Planning Advice Note
Advice on Major
Developments affecting Trunk Roads and Motorways
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- Scottish Planning Policies (SPPs) provide statements of Scottish Executive policy on nationally important land use and other planning matters, supported where appropriate by a locational framework.
- Circulars which also provide statements of Scottish Executive policy, contain guidance on policy implementation through legislative or procedural change.
- Planning Advice Notes (PANs) provide advice on good practice and other relevant information.
Statements of Scottish Executive policy contained in SPPs and Circulars may be material considerations to be taken into account in development plan preparation and development control.
Existing National Planning Policy Guidelines (NPPGs) have continued relevance to decision making, until such time as they are replaced by a SPP. The term SPP should be interpreted as including NPPGs.
Statements of Scottish Executive location-specific planning policy, for example the West Edinburgh Planning Framework, have the same status in decision making as SPPs.
PAN 66 and the accompanying Annexes have been produced jointly by the Scottish Executive Development Department's Planning and Road Network Management and Maintenance Divisions.
PLANNING ADVICE NOTE 64
Annex B: Advice on Major Developments affecting Trunk
Roads and Motorways
WHO SHOULD READ THIS ADVICE?
- Local Authority planning officers
- Planning and transport consultants
1. Private individuals and professionals applying for planning permission on behalf of clients for alterations or minor developments will also find it helpful, but some requirements may not apply to them. A companion leaflet "Advice on Minor Developments Affecting Trunk Roads" (Annex A to PAN66) gives useful information. Advice may also be obtained from your Local Authority Planning Department.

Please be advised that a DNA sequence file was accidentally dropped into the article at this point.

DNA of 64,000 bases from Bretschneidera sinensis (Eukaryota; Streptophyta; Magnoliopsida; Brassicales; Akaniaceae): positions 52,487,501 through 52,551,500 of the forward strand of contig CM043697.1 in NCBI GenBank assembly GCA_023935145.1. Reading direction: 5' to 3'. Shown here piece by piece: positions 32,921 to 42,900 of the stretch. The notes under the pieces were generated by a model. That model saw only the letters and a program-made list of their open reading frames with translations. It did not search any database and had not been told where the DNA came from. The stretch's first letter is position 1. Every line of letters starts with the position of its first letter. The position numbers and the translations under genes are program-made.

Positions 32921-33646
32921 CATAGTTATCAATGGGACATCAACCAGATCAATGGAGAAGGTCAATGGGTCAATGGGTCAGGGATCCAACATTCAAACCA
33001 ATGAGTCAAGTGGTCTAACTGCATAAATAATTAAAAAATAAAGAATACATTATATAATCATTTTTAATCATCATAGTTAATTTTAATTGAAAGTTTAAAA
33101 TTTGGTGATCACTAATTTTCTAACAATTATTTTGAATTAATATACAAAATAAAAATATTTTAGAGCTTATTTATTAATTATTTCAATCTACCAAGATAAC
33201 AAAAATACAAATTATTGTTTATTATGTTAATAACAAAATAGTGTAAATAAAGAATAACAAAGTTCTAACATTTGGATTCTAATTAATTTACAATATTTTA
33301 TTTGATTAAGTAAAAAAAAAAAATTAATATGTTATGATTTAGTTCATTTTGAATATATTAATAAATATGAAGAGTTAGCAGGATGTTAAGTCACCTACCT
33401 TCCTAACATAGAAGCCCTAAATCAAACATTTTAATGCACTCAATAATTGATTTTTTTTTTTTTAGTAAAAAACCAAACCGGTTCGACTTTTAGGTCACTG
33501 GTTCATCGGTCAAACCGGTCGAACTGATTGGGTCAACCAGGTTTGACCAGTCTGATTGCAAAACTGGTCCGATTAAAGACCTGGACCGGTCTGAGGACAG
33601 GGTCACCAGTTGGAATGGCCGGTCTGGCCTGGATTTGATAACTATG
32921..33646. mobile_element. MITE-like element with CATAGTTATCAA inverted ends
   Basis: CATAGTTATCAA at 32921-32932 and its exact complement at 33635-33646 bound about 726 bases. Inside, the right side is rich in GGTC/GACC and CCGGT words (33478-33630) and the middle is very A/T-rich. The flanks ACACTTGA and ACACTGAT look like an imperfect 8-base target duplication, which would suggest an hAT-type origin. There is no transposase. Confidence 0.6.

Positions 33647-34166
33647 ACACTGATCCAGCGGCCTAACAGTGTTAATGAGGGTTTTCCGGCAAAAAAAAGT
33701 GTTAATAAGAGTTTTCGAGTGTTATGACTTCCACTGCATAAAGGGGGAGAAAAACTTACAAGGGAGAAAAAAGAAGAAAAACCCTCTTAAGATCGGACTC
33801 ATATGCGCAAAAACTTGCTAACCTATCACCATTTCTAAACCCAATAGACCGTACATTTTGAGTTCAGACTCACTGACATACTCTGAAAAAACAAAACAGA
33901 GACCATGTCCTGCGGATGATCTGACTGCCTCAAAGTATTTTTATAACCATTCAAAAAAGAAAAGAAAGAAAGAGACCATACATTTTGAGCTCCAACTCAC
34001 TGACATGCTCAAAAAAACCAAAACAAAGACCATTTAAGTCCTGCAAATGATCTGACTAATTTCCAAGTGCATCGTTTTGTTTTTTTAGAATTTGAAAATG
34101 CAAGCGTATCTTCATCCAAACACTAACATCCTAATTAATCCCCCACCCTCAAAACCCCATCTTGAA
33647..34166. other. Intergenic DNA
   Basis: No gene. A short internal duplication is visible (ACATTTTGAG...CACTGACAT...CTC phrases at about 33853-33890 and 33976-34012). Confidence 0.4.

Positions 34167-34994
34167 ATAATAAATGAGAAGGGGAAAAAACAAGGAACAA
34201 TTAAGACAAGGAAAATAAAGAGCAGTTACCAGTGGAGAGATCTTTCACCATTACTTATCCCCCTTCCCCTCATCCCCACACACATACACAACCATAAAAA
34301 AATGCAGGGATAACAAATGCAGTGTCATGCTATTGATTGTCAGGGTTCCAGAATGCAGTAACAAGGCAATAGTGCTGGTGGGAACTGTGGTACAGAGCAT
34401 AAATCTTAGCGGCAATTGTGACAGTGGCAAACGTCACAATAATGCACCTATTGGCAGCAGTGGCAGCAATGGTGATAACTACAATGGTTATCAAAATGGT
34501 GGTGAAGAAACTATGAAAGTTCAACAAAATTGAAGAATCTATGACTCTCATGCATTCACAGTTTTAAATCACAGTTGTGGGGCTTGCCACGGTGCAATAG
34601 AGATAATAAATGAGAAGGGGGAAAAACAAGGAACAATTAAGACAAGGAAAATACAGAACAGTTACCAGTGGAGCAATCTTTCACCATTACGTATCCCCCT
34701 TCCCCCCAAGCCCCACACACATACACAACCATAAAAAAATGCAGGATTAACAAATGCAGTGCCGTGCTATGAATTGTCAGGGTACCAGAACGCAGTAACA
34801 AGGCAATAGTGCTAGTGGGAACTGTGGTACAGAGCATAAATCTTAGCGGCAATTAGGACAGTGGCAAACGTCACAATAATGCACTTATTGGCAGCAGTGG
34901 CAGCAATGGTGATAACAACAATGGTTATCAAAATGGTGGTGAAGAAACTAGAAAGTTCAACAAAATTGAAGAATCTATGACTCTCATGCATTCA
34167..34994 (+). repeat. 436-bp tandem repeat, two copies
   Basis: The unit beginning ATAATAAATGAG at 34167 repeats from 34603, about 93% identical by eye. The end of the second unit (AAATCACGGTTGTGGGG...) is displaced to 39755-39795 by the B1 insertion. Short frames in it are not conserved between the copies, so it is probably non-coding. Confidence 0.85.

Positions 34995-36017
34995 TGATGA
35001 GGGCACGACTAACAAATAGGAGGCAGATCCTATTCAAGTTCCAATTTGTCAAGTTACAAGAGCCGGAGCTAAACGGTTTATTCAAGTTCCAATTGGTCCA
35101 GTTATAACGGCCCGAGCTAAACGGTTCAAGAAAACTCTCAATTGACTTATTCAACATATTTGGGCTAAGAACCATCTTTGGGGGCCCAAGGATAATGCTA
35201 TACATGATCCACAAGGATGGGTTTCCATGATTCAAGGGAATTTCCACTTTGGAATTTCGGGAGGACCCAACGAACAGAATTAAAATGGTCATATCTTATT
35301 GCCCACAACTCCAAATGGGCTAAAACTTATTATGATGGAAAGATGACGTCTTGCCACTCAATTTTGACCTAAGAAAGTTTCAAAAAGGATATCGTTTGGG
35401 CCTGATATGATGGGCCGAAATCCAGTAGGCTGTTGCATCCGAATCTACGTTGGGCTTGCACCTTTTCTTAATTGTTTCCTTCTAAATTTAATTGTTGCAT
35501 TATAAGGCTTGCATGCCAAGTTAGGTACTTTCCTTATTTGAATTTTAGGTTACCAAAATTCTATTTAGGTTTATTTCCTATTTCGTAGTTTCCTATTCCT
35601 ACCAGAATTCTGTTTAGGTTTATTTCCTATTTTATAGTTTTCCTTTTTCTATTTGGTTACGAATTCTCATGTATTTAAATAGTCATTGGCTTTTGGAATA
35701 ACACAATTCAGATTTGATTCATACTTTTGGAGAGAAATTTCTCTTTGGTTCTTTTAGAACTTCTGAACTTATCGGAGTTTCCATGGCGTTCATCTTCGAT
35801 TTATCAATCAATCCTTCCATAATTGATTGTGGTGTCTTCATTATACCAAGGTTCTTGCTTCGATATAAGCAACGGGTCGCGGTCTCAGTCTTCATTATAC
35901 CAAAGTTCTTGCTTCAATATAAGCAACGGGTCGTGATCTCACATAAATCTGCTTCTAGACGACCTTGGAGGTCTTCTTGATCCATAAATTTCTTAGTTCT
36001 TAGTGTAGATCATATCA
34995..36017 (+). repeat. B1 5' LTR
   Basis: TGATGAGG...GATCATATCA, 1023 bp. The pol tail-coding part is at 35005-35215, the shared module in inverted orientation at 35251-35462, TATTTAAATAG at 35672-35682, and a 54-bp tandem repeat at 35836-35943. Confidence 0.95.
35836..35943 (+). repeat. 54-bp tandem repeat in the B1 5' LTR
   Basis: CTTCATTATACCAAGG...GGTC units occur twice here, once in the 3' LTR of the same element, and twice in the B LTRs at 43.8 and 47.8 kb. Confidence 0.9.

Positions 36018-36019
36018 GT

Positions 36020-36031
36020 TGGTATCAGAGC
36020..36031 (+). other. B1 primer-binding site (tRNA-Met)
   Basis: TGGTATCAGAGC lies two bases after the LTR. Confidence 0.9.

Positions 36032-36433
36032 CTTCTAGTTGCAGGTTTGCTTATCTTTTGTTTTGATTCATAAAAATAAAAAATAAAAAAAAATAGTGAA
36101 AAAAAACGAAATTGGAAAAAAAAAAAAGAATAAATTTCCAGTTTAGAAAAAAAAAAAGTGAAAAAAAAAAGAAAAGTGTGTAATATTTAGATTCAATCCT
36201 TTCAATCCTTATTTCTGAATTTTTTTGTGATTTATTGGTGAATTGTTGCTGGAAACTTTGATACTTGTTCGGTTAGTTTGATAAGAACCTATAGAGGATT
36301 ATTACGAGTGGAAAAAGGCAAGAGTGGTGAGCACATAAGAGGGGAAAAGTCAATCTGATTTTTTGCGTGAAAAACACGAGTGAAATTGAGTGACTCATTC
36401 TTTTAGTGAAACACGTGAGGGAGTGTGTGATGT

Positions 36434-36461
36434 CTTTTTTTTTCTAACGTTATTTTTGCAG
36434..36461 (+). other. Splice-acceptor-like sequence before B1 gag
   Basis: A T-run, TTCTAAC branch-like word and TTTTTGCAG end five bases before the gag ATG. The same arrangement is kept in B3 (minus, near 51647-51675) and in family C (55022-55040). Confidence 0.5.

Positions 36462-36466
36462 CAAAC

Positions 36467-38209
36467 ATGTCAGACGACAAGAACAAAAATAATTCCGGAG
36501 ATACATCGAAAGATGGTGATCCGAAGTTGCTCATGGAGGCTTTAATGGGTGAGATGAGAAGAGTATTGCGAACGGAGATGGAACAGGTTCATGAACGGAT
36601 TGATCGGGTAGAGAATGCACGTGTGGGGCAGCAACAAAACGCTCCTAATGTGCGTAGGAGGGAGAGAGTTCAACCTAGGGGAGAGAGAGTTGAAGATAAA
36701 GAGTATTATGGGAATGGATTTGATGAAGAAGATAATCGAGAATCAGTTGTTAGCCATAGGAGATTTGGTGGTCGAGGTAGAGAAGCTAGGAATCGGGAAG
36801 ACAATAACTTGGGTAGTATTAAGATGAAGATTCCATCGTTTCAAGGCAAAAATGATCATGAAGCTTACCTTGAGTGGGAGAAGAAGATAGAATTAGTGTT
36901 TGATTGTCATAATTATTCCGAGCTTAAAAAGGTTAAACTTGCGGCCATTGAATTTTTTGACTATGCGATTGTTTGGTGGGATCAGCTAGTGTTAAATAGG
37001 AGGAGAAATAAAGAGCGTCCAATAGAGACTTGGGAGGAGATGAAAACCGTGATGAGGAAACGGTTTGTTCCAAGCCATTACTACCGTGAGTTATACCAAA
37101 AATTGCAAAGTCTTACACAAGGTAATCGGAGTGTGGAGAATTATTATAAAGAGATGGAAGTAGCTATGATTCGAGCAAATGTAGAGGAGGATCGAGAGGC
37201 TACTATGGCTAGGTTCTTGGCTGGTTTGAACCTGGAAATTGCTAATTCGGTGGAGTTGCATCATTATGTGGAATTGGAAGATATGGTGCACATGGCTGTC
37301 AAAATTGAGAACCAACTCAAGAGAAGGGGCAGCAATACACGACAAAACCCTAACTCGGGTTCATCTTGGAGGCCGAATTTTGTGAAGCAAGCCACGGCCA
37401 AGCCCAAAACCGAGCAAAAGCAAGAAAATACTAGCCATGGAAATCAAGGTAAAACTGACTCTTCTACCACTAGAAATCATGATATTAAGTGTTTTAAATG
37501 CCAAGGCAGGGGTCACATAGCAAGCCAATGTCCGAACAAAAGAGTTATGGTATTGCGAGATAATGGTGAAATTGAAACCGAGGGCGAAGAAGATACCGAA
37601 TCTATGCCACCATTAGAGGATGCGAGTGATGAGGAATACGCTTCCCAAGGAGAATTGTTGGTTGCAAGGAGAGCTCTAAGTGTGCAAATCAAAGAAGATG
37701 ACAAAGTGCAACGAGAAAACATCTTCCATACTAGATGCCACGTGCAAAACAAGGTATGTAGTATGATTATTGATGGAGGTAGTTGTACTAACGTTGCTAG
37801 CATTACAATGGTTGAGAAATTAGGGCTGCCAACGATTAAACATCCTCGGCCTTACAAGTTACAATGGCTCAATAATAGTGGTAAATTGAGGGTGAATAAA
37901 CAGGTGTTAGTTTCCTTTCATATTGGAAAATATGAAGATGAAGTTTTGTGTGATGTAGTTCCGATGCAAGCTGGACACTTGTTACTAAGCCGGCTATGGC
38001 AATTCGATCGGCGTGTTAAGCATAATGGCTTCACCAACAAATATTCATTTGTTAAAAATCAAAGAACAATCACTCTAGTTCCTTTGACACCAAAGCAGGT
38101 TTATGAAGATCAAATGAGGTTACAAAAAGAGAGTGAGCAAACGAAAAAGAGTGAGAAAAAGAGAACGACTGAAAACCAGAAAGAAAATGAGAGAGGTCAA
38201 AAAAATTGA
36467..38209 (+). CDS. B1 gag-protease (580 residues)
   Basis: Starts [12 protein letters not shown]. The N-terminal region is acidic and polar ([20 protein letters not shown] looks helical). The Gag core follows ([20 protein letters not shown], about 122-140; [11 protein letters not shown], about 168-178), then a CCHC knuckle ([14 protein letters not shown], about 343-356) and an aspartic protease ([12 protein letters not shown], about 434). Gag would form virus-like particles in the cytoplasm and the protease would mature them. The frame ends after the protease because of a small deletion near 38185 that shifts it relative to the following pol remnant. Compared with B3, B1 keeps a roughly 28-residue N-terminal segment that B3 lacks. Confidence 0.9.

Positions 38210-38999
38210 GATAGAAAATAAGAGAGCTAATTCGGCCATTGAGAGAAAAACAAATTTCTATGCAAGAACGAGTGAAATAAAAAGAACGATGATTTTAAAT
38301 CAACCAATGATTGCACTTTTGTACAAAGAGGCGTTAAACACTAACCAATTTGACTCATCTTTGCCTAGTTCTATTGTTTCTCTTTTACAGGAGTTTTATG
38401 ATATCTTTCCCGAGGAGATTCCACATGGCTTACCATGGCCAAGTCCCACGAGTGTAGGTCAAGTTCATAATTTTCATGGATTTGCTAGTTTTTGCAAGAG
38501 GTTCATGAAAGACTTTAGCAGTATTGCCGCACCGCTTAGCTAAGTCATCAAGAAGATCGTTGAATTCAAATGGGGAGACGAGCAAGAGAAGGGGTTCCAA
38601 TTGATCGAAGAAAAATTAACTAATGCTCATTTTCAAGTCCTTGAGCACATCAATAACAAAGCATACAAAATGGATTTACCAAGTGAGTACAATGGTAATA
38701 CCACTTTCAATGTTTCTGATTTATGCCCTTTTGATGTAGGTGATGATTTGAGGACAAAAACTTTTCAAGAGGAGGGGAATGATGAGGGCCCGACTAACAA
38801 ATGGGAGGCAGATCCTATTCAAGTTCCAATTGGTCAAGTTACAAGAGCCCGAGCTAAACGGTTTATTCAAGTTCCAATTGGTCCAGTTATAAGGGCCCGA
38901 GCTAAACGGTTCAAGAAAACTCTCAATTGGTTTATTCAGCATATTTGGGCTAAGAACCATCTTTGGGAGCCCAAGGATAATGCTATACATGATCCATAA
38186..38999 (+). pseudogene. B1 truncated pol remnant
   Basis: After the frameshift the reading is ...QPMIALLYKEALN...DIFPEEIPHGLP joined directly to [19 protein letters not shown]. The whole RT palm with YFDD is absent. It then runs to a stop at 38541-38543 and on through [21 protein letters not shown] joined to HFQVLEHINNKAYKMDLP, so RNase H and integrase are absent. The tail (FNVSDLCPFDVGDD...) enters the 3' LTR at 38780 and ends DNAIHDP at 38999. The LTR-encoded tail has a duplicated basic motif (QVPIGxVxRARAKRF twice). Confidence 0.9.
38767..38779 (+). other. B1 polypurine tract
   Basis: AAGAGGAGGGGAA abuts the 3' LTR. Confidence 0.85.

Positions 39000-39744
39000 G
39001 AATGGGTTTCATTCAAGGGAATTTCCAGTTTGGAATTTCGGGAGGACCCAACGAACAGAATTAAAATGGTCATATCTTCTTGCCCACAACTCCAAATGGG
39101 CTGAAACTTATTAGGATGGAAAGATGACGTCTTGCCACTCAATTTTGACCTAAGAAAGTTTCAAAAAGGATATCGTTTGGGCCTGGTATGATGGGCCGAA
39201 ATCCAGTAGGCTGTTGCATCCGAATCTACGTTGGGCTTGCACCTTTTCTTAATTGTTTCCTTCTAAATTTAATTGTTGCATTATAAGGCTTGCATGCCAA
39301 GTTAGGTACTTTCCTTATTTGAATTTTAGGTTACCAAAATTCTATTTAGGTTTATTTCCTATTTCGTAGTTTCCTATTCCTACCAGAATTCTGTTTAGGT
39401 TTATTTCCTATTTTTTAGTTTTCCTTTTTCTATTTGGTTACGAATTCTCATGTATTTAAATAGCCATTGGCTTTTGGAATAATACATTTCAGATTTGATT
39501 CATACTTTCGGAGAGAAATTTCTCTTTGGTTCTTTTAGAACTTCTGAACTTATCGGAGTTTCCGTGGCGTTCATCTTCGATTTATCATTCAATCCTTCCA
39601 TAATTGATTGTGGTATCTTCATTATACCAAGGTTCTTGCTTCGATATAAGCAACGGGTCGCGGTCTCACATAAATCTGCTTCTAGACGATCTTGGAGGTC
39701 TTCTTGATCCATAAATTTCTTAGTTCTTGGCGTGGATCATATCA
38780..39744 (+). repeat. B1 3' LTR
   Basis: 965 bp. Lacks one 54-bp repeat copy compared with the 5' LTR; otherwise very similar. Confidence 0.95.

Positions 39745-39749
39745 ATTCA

WHY IS IT NECESSARY TO CONSULT ON APPLICATIONS AFFECTING TRUNK ROADS?
2. The Scottish Executive is responsible for Scotland's trunk road and motorway network (shown on the back page of this leaflet). The primary purpose of this network is to provide for the safe and efficient movement of long distance through traffic. This means strictly limiting the number of direct accesses on to trunk roads and ensuring the full implications for traffic and road safety are taken into account. It also means restricting access where new developments are proposed in the vicinity of trunk roads, particularly on to dual carriageways where speeds are high. This is the case whether development involves the creation of a new access or increased use of an existing access.
WHO IS CONSULTED AND WHEN?
3. Local Authority planning departments are required to consult the Scottish Executive under Article 15(1) of the Town and Country Planning (General Development Procedure) (Scotland) Order 1992 before granting planning permission for any development within 67 metres of a trunk road, where the development includes the formation, laying out or alteration of any means of access to a trunk road or where a development is likely to increase the volume or alter the type of traffic entering or leaving a trunk road. In addition, this requirement includes any prospective trunk road or motorway shown in the development plan or notified to the planning authority, or to be constructed under an order under the provisions of the Roads (Scotland) Act 1984. Early consultation is essential.
4. The planning authority is required to give the Scottish Executive not less than 14 days notice of their intention to consider and determine a planning application.
IMPACT OF DEVELOPMENTS ON THE TRUNK ROAD